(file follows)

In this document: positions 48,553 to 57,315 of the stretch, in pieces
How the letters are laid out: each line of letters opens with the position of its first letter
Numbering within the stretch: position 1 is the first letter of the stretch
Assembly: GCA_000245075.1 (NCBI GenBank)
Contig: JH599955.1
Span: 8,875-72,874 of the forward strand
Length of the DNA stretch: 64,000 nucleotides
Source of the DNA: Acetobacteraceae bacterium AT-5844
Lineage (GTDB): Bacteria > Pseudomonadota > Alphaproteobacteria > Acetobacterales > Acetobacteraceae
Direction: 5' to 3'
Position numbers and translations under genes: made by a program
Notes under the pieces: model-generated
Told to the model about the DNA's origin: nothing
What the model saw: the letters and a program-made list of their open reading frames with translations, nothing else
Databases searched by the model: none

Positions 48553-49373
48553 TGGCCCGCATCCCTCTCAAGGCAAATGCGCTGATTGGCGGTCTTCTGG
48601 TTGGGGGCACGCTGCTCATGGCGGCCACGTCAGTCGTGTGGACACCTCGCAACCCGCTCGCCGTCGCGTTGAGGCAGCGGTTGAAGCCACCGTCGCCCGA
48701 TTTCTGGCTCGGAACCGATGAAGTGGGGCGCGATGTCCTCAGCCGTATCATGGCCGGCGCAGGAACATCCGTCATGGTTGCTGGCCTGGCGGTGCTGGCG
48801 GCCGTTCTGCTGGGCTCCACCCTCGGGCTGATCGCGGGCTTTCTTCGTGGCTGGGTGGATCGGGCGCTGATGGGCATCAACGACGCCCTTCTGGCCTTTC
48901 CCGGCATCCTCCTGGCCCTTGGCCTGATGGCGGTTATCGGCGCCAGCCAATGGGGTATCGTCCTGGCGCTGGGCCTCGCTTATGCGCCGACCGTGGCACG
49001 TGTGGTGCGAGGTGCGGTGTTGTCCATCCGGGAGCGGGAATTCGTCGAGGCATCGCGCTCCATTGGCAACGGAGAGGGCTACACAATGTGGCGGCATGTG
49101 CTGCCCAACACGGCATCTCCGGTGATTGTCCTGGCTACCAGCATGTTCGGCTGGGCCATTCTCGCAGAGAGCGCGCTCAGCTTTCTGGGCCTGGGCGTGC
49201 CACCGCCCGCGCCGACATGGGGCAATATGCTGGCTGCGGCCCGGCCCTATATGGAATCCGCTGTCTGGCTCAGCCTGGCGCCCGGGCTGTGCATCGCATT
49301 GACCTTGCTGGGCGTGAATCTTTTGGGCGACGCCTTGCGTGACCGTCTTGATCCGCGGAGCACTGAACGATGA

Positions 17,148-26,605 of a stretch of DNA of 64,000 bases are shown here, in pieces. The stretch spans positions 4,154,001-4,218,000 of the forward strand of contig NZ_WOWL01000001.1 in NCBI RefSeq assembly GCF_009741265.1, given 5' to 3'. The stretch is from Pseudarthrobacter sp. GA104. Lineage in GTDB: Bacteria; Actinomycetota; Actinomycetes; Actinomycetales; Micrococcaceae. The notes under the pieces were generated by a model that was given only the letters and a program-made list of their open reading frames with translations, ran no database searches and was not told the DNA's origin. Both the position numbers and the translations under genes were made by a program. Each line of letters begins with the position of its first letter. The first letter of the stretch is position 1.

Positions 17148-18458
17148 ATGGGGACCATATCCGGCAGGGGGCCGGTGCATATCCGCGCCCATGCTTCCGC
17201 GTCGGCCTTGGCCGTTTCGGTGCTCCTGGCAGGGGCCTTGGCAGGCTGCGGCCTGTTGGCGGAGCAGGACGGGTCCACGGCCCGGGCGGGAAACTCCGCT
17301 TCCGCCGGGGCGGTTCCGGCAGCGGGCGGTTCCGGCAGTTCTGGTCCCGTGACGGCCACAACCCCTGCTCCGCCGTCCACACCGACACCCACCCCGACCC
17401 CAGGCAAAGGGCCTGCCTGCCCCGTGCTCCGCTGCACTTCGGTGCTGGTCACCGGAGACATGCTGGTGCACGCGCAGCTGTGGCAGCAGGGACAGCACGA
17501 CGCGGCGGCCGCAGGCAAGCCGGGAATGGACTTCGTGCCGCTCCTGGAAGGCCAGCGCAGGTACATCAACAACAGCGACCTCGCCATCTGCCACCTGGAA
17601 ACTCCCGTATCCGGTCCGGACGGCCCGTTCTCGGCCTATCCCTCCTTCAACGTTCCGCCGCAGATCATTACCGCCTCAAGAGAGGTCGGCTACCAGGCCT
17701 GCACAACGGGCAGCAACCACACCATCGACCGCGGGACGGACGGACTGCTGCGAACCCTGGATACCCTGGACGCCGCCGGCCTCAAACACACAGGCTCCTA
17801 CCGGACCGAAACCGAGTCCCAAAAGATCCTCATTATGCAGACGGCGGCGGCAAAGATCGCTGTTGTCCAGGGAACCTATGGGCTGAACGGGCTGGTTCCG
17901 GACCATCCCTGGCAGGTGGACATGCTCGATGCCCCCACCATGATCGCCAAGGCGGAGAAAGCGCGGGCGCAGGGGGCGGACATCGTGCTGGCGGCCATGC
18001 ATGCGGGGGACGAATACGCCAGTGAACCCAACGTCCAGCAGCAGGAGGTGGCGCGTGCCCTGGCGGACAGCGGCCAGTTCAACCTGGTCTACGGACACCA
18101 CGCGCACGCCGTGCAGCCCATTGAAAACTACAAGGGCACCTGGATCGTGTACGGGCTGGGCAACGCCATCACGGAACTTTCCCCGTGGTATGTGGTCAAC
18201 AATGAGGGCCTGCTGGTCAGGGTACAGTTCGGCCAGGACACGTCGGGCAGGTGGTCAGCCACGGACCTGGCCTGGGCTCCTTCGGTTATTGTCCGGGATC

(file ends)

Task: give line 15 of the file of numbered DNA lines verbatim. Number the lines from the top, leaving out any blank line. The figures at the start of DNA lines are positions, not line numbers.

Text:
Databases searched by the model: none